There's been an uptick in rumors about the mythical Apple Television recently and a passage in Walter Isaacson's new biography Steve Jobs has resurrected that old dinosaur of a rumor. In the book Jobs tells his biographer that he cracked the mystery of the "integrated television" saying:
I’d like to create an integrated television set that is completely easy to use. It would be seamlessly synched with all of your devices and with iCloud. It will have the simplest user interface you could imagine. I finally cracked it.
Jason Calacanis told CNet UK in October 2008 that he "knew first-hand that Apple was working on a networked television." But two-plus years before that (on January 6, 2006) I wrote on The PowerPage about how Apple might release a television at Macworld Expo 2006.
I wrote that post based on a tip from a close source that had been reliable in the past. Obviously the Apple Television didn't get released at MW06 (Apple released a iMac Core Duo and MBP15) but my contact was pretty certain about it.
Also, it obviously hasn't come out yet, so saying "I called it" might be a tad premature.
Piper Jaffray analyst Gene Munster has been beating the Apple Television drum for a few months and wrote in a research note recently that it'll arrive in late 2012 or early 2013:
Apple’s iCloud service for media storage makes it simpler to own multiple Apple devices and share content among them. iCloud stores TV shows and pictures, but we believe Apple may add movies. While a solution for live TV combined with previously aired shows “recorded” in the cloud remains a significant hurdle, perhaps this code is precisely what Jobs believed he has “cracked”. We also believe Apple could use Siri, its voice recognition, personal assistant technology to bolster its TV offering and simplify the chore of inputting information like show titles, or actor names, into a TV (typically with a remote).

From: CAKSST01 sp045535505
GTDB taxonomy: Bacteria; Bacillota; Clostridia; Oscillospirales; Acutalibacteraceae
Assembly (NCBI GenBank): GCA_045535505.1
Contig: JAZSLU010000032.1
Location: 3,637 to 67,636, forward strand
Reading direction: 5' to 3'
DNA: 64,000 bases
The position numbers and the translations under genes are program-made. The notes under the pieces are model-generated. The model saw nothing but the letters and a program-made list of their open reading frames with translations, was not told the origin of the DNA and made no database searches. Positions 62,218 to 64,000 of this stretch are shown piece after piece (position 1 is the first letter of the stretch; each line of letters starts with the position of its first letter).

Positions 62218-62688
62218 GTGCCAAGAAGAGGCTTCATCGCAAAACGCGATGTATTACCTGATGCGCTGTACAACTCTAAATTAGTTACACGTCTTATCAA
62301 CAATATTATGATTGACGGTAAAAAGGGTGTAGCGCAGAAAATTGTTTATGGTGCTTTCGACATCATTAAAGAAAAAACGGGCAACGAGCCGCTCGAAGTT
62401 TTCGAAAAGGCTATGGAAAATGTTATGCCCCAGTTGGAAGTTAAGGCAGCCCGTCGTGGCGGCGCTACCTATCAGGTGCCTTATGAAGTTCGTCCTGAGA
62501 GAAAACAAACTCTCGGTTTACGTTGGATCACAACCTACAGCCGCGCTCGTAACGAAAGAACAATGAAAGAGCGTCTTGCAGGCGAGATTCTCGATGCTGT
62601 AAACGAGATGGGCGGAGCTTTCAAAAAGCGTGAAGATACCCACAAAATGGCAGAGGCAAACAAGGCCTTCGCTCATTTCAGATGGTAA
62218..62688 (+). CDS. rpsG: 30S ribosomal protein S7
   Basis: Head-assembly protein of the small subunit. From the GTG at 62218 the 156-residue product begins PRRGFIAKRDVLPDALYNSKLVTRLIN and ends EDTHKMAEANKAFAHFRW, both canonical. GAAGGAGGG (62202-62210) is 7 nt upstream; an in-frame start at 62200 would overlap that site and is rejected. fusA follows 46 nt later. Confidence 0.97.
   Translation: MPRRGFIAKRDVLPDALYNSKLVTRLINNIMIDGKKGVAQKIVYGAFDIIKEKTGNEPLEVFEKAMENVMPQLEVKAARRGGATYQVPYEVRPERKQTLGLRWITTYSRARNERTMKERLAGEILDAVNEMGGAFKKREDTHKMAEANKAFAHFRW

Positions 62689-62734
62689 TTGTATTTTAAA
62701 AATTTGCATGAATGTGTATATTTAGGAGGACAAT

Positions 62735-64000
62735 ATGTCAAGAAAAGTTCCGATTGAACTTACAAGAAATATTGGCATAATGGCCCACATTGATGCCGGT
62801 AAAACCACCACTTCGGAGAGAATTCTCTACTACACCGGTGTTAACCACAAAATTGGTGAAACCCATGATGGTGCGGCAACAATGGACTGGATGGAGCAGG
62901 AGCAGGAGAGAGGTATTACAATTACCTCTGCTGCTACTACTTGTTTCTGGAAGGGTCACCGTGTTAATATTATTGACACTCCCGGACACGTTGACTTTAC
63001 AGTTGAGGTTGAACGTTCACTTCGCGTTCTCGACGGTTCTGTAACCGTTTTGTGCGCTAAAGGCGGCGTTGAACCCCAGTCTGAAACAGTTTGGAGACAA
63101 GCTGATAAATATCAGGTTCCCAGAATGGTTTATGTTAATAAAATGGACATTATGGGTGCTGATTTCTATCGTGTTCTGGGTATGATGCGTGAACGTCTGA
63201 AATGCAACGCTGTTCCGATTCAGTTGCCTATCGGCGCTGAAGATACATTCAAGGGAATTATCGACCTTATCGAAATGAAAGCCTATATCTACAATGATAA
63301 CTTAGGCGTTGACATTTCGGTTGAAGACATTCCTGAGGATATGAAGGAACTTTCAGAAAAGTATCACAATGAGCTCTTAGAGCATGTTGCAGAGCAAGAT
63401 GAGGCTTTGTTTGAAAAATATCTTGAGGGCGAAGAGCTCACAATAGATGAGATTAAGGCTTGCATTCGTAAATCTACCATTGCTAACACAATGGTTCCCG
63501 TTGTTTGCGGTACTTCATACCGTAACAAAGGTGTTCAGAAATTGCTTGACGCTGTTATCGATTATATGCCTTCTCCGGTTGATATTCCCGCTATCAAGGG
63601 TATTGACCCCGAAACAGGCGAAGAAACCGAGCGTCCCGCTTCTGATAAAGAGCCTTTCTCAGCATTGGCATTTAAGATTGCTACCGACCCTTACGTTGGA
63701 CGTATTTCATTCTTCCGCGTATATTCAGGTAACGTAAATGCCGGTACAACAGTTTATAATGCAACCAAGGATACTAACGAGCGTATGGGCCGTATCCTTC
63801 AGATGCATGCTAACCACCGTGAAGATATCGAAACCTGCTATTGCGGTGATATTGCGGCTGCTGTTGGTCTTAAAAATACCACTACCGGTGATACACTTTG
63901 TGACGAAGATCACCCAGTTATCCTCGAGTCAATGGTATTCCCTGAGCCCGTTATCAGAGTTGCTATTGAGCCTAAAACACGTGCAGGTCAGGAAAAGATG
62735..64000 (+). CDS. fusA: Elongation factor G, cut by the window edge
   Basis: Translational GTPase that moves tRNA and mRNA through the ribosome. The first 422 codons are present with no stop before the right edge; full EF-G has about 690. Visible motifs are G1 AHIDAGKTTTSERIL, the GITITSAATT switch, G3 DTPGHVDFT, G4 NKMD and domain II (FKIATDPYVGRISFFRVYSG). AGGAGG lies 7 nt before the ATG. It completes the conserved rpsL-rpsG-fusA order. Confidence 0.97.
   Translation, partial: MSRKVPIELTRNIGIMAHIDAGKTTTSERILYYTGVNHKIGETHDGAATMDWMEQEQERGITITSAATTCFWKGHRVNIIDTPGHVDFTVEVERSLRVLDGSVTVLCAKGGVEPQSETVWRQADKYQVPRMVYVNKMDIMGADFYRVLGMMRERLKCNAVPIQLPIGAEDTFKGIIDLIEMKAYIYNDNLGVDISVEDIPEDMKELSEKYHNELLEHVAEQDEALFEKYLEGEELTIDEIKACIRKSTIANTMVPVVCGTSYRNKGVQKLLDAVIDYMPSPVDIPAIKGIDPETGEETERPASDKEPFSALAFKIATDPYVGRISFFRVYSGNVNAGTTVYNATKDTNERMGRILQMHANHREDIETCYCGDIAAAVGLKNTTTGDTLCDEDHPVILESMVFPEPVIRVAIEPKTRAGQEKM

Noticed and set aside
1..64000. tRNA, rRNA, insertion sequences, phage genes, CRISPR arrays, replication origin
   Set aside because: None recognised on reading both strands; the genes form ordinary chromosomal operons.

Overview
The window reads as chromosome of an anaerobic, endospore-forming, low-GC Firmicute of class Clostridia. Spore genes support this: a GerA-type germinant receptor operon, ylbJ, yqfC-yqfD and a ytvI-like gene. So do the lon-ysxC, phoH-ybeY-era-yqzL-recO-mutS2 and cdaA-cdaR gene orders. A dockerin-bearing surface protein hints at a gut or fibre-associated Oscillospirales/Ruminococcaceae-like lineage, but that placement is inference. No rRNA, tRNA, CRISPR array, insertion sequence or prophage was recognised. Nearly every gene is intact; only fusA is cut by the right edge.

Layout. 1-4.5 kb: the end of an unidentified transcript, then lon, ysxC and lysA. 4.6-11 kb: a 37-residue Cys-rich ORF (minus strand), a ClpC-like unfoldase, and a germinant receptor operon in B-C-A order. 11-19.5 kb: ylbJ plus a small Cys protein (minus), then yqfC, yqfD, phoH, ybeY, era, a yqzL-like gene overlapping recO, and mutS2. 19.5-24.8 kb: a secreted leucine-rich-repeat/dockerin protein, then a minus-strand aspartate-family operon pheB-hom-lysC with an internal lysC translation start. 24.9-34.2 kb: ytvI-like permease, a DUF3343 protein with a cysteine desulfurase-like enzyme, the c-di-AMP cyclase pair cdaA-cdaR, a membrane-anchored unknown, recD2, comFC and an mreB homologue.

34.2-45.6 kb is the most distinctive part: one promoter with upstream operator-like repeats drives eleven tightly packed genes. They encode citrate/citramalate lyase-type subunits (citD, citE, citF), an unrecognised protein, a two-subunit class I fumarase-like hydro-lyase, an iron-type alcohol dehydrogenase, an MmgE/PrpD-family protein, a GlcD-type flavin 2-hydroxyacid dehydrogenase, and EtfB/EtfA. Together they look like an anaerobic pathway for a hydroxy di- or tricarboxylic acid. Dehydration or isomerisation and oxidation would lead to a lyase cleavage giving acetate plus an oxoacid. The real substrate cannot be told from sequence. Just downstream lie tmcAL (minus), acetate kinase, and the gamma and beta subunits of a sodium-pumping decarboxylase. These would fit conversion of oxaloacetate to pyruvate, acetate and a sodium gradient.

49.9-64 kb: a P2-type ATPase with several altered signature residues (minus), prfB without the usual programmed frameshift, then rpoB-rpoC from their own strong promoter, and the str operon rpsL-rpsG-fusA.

Bloomberg added fuel to the fire when it reported that Apple's Jeff Robbin -- of iPod and iTunes Store fame -- is heading up Apple’s internal television effort. It looks like this story may have legs after all, five years later.
Despite getting an early tip on an Apple plasma, I don't think that it's a good move for the company. I just don't want to have to remove a 50-60" television from my wall when I want to upgrade it in a year or two. It's better to have the smarts in an easily-upgradable box - which is what the current Apple TV is for.
I suppose that Apple could solve the problem by building its "television" into a card that could be inserted into a slot on the television (kinda like a CableCard, above), but it's a stretch, at best.
Also, Apple already has a television. It's called the iMac.
Is an Apple television a good idea or bad idea?